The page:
DMD3 asked in Cars & TransportationAircraft · 8 years ago

Questions about IFR flying compared to VFR flying?

I am a private pilot, and I have some questions about what IFR flying will be like when I start on my instrument rating as compared to the way I've been flying. I know that IFR flight is flying relying solely upon the flight instruments; NO looking at the ground or the horizon for reference whatsoever (I had to do 3 hours of hood time before I got my license, so I have a tiny bit of experience with it).

-My first question is, when it comes to cross-country navigation , will I use the VOR to navigate just like I would in VFR flight? (not necessarily in the approach or landing phase, just the 'en route' phase of the flight)

-Are there any other instruments that I would use that I did not use while VFR flying? (I've noticed a horizontal bar on the VOR needle that I've never used before; perhaps I'll be using this when I start instrument training). NOTE: The aircraft I fly does not have a GPS.

-Do I stay in communication with ATC the entire time of the flight? If so, is it very similiar to flight-following (the difference being they can't terminate me if things get too busy)?

While I don't plan on starting on my instrument training just yet, I want to at least get an idea of what instrument flying is like and what all I'll be learning when I do start training.

7 Answers

Relevance
  • John R
    Lv 7
    8 years ago
    Favorite Answer

    I like to say that there are several "holy crap!!!" firsts in flying, where it's both cool and a bit scary, and you realize that is up to you to follow your training to survive. The first of those is usually your first solo. For me, that was only surpassed by the first time in actual hard IFR conditions. To this day, one of the most amazing and coolest things in flight is popping out of the clouds and seeing a runway right where it's supposed to be!

    VOR's are the primary form of en-route navigation. Even with a GPS, much of the time your clearance will be following victor airways defined by VOR's, and there are also VOR approaches into many airports,

    As others have pointed out, that horizontal bar is the glideslope indicator. An ILS is combination of a localizer, which is a very sensitive single heading VOR, and a glideslope for vertical guidance.

    What no one has mentioned is that the instrument you will use in IFR that you ignore in VFR is the clock or timer! Holding patterns and procedure turns are flown largely by timing standard rate turns, and for many non procession approaches the missed approach point is determined by timing how long it has been since you crossed the final approach fix.

    On an IFR flight plan your are following a clearance - that literally means ATC will make sure that a block of airspace around you is cleared of other IFR traffic, and that block of airspace travels with your plane. The only time you will not be communicating to ATC is after they clear you for the approach into an uncontrolled field, when you can turn to the local traffic frequency.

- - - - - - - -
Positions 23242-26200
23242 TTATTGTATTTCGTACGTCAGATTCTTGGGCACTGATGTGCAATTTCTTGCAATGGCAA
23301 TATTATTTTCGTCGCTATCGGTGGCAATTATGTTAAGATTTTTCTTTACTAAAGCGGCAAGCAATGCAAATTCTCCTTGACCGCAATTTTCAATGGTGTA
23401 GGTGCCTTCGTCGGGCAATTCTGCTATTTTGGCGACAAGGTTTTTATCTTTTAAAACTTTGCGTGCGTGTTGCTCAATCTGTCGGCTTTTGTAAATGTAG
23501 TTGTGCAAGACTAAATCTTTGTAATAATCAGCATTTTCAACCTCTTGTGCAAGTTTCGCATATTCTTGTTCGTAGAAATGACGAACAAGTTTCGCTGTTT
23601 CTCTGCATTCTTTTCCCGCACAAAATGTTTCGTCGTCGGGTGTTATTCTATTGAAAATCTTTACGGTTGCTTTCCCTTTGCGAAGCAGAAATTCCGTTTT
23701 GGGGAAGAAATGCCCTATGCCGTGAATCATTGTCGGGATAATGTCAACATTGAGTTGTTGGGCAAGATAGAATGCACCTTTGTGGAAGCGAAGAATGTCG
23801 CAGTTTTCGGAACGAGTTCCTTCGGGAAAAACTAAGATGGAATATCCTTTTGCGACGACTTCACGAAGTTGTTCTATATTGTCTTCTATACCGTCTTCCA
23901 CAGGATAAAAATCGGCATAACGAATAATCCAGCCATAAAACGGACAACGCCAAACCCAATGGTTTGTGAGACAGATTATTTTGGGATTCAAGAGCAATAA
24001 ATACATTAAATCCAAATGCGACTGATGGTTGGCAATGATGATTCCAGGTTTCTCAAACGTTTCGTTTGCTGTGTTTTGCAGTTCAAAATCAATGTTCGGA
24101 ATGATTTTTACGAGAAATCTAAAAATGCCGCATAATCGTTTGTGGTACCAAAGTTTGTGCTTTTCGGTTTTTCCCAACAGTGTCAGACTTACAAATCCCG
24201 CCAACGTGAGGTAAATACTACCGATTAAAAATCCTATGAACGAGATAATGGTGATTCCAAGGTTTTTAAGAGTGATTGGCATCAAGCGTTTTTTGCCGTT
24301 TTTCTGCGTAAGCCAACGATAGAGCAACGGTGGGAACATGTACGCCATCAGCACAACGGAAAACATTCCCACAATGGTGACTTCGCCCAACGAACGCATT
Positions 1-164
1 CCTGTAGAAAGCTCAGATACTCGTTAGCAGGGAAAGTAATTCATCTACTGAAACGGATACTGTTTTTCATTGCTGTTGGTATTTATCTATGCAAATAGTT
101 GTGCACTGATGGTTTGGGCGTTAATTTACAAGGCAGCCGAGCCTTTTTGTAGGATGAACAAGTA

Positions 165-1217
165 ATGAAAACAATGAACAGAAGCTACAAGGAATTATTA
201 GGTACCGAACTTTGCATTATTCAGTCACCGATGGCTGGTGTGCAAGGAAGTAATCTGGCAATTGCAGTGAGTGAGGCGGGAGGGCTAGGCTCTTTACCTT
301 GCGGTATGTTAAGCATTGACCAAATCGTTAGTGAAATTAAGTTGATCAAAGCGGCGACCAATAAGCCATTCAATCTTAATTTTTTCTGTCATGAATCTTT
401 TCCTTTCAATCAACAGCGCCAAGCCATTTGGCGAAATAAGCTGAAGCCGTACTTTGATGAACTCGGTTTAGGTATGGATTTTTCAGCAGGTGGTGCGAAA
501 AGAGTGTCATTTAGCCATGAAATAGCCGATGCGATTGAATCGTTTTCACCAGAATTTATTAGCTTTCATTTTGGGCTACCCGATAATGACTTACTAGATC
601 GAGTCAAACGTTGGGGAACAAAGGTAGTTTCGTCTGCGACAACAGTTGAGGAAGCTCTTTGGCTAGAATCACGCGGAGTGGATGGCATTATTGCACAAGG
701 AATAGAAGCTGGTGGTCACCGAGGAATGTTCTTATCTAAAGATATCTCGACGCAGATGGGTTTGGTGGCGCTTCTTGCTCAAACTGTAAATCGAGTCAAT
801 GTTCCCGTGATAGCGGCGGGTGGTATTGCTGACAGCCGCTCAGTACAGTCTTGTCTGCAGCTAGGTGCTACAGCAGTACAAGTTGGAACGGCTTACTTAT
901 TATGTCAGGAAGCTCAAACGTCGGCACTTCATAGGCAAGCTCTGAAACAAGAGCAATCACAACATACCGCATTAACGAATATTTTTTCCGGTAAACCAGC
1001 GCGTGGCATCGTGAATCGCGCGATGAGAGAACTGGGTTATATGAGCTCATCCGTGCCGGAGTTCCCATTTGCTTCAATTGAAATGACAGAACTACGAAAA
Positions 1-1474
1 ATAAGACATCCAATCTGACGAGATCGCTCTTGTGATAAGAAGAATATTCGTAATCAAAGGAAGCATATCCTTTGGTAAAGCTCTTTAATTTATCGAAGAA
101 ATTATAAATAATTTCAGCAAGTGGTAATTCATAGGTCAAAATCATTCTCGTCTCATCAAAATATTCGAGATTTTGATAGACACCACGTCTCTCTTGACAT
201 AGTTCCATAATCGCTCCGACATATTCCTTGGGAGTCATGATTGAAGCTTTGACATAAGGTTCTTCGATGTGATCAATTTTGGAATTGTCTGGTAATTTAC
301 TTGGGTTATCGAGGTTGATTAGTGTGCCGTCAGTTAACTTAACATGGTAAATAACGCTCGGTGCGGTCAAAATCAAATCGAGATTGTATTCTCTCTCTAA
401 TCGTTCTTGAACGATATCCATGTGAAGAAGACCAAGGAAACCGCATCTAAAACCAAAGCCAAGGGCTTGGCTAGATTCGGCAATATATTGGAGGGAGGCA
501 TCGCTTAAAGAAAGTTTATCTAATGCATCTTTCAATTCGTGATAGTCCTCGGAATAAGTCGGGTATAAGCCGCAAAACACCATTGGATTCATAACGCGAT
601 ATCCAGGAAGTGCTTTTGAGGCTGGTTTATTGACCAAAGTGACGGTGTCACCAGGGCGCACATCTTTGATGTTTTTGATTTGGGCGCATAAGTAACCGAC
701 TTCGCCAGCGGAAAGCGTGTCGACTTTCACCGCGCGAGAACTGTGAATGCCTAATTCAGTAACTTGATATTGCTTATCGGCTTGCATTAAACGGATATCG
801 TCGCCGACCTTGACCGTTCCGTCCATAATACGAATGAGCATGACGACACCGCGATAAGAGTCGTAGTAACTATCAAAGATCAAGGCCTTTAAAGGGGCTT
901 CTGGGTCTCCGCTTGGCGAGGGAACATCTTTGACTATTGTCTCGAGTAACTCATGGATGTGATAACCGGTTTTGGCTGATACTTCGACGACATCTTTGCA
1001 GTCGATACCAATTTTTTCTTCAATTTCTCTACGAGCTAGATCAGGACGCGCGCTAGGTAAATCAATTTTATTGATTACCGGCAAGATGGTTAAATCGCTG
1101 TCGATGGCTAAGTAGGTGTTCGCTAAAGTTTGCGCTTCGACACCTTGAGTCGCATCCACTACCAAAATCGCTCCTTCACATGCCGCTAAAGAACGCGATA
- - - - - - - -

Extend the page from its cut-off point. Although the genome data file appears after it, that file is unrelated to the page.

ATC can not terminate your flight plan, but the route you take will be their decision, not yours. For example, I used to fly Duchess County (60 mile north of NYC) to Philly pretty often. Flying IFR added 80 nm to the flight, as ATC would route me due west to Scranton, then directly south, instead of a direct route. They did this to avoid adding to the New York ara traffic load.

    The start of your IFR training is much like the start of your VFR training, only under the hood. You start by flying level, maintaining altitude and course, then standard rate turns, 500 FPM descents, then climbing and descending turns. Once you get the basics down you start navigating and then doing approaches and holding patterns.

    One thing: the IFR knowledge exam is tougher than the private exam, and covers things you will never see in training, and with any luck, will never see in real life. I think very few pilots in the US have ever had to use non-radar position reporting in the last 20 years!

  • 8 years ago

    Answers to your Questions:

    -My first question is, when it comes to cross-country navigation , will I use the VOR to navigate just like I would in VFR flight? (not necessarily in the approach or landing phase, just the 'en route' phase of the flight)

    YES NAVIGATING OFF THE VOR IS ONLY EVER USED IN ONE WAY... THE VOR MAY ALSO BE USED AS A BEARING/DISTANCE FIX..

    -Are there any other instruments that I would use that I did not use while VFR flying? (I've noticed a horizontal bar on the VOR needle that I've never used before; perhaps I'll be using this when I start instrument training). NOTE: The aircraft I fly does not have a GPS.

    IM ASSUMING YOUR FROM THE UNITED STATES WHERE NDBS ARE NO LONGER IN USE... IF YOUR TALKING RADIO NAVIGATION VOR AND LOCALIZER/ ILS YES.. THE HORIZONTAL BAR IS FOR THE ILS.. THE ILS IS AN INSTRUMENT LET DOWN WHERE VERTICAL GUIDANCE IS GIVEN (THE ONLY ONE AVAILABLE TO DATE THAT I KNOW KNOW, HOWEVER IVE HEARD STORIES WHERE A GPS WILL SOON BE ABLE TO GIVE VERTICAL GUIDANCE FOR AN INSTRUMENT LET DOWN)

    -Do I stay in communication with ATC the entire time of the flight? If so, is it very similiar to flight-following (the difference being they can't terminate me if things get too busy)?